Trail of Hope Supporters Go Washington, D.C.
The Trail of Hope for Indian housing is literally taking current Native American living conditions to Washington to show congress and the American people first hand.
Paul Iron Cloud, Executive Officer for the Oglala Sioux Tribe Housing, says, "Today is a big – a historical – day, I would say, for us, to show congress what kind of substandard houses we live in."
On Saturday, members of the Oglala Sioux Housing Committee, concerned Americans, and a large section of a typical overcrowded house from the Pine Ridge Reservation, left for Washington D.C. to tell the Lakota story.
Iron Cloud says, "Everybody says, 'You guys are actually taking a house to Washington?' I say, 'You bet!' We're going to show congress what it's all about."
The Trail of Hope culminates with a physical display of the housing at Union Square so that congress understands what "overcrowded Indian housing" looks like on their front doorstep.
Iron Cloud says, "We just want to show the United States and the world what kind of conditions we live under."
Rick Two Dogs says, "Substandard conditions that we live under. So, I'm glad to be part of it. We made prayers for the trip, and we're going to make a prayer again that all those who are going will have protection and everything will go good."
In addition to the demonstration, visits will also be made to congressional and administrative offices. Iron Cloud continues, "We're looking to accomplish that. They're going to understand how we live, and we need more houses. The biggest thing on our reservation is housing."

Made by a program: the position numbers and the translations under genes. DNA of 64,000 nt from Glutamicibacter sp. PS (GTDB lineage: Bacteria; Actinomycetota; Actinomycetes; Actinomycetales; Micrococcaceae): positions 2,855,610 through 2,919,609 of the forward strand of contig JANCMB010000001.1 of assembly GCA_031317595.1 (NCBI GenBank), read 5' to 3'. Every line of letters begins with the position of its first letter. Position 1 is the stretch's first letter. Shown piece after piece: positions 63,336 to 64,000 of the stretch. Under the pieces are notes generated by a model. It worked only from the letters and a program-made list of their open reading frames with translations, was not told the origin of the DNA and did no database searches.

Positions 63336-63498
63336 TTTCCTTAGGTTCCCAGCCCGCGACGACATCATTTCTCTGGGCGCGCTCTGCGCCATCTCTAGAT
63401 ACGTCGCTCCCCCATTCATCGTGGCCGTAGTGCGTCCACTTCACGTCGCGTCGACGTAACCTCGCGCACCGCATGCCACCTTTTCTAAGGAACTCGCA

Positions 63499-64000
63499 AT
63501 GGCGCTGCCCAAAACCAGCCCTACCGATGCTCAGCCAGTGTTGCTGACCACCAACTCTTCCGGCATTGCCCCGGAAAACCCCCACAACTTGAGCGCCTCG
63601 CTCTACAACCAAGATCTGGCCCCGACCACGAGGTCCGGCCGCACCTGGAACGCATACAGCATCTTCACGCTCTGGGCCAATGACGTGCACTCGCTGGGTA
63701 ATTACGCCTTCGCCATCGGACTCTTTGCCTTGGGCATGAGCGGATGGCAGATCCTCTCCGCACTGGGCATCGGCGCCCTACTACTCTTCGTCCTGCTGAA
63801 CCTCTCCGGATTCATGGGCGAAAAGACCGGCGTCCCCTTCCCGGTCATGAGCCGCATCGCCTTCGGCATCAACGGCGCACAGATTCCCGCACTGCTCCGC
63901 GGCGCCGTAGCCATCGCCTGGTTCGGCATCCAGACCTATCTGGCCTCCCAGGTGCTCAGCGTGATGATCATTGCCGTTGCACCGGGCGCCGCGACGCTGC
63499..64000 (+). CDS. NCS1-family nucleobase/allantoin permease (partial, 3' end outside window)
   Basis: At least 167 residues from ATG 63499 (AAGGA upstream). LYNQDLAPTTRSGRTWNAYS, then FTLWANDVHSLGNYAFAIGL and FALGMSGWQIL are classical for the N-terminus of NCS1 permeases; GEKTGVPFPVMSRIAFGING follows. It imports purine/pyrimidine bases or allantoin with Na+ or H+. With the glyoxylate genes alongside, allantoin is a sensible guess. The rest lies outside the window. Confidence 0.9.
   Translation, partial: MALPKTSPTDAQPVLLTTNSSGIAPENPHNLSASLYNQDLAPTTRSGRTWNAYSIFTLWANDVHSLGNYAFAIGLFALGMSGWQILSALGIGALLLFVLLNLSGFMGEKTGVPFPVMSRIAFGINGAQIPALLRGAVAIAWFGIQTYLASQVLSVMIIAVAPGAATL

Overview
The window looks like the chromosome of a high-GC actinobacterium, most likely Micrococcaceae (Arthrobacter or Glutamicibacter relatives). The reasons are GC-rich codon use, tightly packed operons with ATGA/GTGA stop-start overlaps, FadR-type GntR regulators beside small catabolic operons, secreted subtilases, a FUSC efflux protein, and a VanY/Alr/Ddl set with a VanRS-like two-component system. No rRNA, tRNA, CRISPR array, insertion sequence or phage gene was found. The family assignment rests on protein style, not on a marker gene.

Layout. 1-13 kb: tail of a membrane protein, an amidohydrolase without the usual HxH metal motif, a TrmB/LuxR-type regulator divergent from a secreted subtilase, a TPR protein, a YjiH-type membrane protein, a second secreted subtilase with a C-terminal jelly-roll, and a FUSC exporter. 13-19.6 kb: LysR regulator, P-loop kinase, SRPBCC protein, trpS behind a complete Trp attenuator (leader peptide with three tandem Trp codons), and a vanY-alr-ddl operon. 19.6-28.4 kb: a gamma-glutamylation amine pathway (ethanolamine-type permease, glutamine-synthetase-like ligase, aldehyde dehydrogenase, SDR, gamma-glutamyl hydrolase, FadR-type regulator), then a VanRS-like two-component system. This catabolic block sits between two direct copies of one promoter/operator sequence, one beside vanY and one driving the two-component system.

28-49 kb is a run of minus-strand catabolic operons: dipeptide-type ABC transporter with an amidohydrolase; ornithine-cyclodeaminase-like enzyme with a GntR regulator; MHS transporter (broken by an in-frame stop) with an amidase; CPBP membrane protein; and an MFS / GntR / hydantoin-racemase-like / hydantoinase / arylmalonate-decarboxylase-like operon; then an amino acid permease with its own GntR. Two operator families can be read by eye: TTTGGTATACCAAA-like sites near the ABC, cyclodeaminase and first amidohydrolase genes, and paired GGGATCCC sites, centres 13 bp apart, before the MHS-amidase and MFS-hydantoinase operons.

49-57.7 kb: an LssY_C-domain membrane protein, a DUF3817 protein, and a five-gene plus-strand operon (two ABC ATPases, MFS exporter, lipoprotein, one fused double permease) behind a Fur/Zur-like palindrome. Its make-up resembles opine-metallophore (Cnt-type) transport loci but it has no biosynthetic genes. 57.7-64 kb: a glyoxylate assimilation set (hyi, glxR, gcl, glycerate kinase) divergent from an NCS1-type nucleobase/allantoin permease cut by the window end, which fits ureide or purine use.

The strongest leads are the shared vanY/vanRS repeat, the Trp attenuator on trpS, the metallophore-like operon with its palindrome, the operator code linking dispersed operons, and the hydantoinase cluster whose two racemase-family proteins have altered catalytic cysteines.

Iron Cloud says, "You know, we need 4,000 homes, and we only have 1,100. We have 40,000 people! The census says we're at 18,000, which isn't true. It's very hard, and it affects the education part of life; it protects the health of our people, so I think it's a big issue that we're dealing with."
Although this is the first time the Oglala Sioux tribe has taken an actual house from the reservation, the journey to Washington is familiar. Rick Two Dogs says, "My grandfather, American Horse, back in the 1800's, made the first journey to Washington to get better conditions for the Lakota people."
But the people here are hopeful the visual helps. Trail of Hope seeks to establish new housing grant programs for America’s most needy Indian reservations.
Iron Cloud says, "You know, when you really get in action and really show the product, you usually get results. And I know there's a budget cut, but there's sixteen tribes in this region, and they are all supporting the Oglala Sioux Housing Authority for what we're doing, and our tribe too."
The house will be displayed for the public this Wednesday. The event will also include a rally, which is tentatively scheduled for midday.
For more information, visit the Trail of Hope for Indian Housing Facebook page.